A new case report describes a rare case of a patient with rapid development and worsening of myasthenia gravis (MG) after a stem cell transplant. The research illustrates the importance of considering MG as a potential complication of transplants.
The case study, titled “Myasthenia Gravis Presenting as Graft versus Host Disease after Allogeneic Blood Stem Cell Transplant,” appeared in the journal Case Reports in Hematology.
Myasthenia gravis represents less than 1 percent of all complications of chronic graft vs. host disease (GvHD) after stem cell transplants, a condition characterized by the attack of the host’s cells by the transplanted tissue.
The scientists from Saint Louis University School of Medicine in St. Louis, Missouri, described the case of a 70-year-old man with myelodysplastic syndrome — caused by poorly formed blood cells, or with impaired activity — transplanted with blood stem cells from a donor (allogeneic) 34 months before hospital presentation.
GvHD led to complications including GvHD-related glomerular nephropathy (kidney disease), adrenal gland insufficiency, and end-stage renal disease. He went to the clinic after two weeks of joint pain.
Four days after starting nonsteroidal anti-inflammatory therapy (NSAIDs), his joint pain worsened and he also experienced lower calf pain, hoarse voice, and diminished strength in his legs.
After he was admitted to the hospital, he received treatment with 50 mg intravenous hydrocortisone every 12 hours for three days, as well as intravenous fluids for a suspected post-viral muscle inflammation.
Five days later, the patient was admitted to a different hospital due to dysphagia, or swallowing problems, and fear of pneumonia. After placement of a gastric tube, he was treated with the antibiotics Rocephin (ceftriaxone) and Flagyl (metronidazole), and was sent to a rehabilitation facility.
After another four days, however, he was readmitted to the first hospital with worsening pneumonia. Physical examinations revealed decreased muscle and grip strength, weak elevation of the palate (the roof of the mouth), double vision upon prolonged upward gaze, and 3/5 muscle strength in his legs.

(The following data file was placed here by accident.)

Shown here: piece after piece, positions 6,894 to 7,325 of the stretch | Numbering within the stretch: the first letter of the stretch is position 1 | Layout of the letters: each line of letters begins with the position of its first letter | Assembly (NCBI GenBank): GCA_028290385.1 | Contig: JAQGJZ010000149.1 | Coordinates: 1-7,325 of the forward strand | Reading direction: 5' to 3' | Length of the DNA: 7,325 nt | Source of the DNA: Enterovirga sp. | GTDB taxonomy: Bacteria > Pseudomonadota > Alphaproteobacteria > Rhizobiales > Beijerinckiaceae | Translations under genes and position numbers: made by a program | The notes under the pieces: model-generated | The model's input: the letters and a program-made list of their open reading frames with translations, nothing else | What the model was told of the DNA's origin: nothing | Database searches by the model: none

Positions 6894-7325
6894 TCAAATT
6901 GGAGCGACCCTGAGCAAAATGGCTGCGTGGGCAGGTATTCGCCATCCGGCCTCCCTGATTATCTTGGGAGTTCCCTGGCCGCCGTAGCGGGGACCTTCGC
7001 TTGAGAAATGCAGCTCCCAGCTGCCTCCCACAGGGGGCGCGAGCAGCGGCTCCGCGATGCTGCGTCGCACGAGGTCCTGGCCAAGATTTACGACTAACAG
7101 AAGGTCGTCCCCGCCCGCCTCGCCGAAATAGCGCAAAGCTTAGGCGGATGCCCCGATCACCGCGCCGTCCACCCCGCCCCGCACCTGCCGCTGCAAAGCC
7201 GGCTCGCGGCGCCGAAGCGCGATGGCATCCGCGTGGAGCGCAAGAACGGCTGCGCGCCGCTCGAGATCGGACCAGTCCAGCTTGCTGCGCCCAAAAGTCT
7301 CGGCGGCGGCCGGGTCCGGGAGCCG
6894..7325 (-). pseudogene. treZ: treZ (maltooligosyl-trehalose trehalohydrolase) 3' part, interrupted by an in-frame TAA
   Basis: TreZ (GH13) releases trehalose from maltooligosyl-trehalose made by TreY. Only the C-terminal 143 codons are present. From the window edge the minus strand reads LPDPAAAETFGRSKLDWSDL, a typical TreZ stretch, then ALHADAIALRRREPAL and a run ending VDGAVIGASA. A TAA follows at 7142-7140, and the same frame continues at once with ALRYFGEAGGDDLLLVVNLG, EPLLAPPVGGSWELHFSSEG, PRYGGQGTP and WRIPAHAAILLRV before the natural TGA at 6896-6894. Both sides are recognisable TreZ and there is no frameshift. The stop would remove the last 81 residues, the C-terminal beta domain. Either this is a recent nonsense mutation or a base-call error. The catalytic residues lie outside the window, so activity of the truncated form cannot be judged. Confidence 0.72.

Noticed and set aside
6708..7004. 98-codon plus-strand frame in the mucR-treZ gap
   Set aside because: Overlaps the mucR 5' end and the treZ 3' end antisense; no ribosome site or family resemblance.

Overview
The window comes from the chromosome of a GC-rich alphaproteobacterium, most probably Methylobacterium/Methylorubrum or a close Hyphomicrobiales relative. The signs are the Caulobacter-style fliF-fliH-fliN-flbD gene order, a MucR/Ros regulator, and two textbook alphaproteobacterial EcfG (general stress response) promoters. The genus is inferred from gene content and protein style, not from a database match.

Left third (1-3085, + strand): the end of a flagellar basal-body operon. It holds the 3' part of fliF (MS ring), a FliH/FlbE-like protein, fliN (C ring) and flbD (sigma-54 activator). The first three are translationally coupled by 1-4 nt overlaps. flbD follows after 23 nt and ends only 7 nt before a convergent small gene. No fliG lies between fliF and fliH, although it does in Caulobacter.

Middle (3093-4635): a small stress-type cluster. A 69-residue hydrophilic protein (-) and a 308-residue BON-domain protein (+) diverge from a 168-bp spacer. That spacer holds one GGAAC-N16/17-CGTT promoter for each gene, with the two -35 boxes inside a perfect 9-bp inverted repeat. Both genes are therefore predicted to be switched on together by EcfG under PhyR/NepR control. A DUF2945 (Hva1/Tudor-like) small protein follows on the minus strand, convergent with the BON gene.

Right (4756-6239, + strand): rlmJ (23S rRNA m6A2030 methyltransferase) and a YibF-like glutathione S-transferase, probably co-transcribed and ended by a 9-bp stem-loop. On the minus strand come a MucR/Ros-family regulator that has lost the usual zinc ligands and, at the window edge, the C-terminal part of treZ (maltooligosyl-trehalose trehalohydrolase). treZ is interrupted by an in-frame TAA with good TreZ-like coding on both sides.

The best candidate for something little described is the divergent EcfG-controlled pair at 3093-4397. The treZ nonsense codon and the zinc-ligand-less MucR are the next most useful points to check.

He did not exhibit features of brain or cranial nerve lesions, amyotrophic lateral sclerosis (ALS), or neuromuscular junction disorders, which affect the site of contact between nerves and muscle cells.
The patient then started receiving treatment with 50 mg methylprednisolone (a steroid) every six hours and antibiotics, among other measures. Tests revealed high levels of anti-acetylcholine receptor (AChR) antibodis, which led to a diagnosis of myasthenia gravis.
Treatment with Mestinon (pyridostigmine) and plasma exchange was initiated. Three days later, the patient developed respiratory failure and worsening pneumonia. Due to his deteriorated condition, the patient requested hospice care and died soon after.
Prior reports indicated that immunosuppressant treatment after stem cell transplant may increase the risk of developing MG. As the patient had been treated with immunosuppressive medications tacrolimus and cyclosporine (besides hydrocortisone), the authors hypothesized that such a regimen may have contributed to the development of MG.
Also, the unusual symptoms of joint pain may have delayed the diagnosis and treatment of MG, the authors noted. The rapid worsening of symptoms within few weeks is also uncommon, they added.
“This case warrants discussion regarding the trigger and manifestation of his disease and how it evolved so rapidly. It also serves as a reminder to keep a broad [differential] diagnosis and includes MG for post-transplant patients presenting with neurologic manifestations,” the investigators wrote.
“Appropriate diagnosis would facilitate therapy and thus potentially reverse the effects of MG and prevent adverse outcomes,” they added.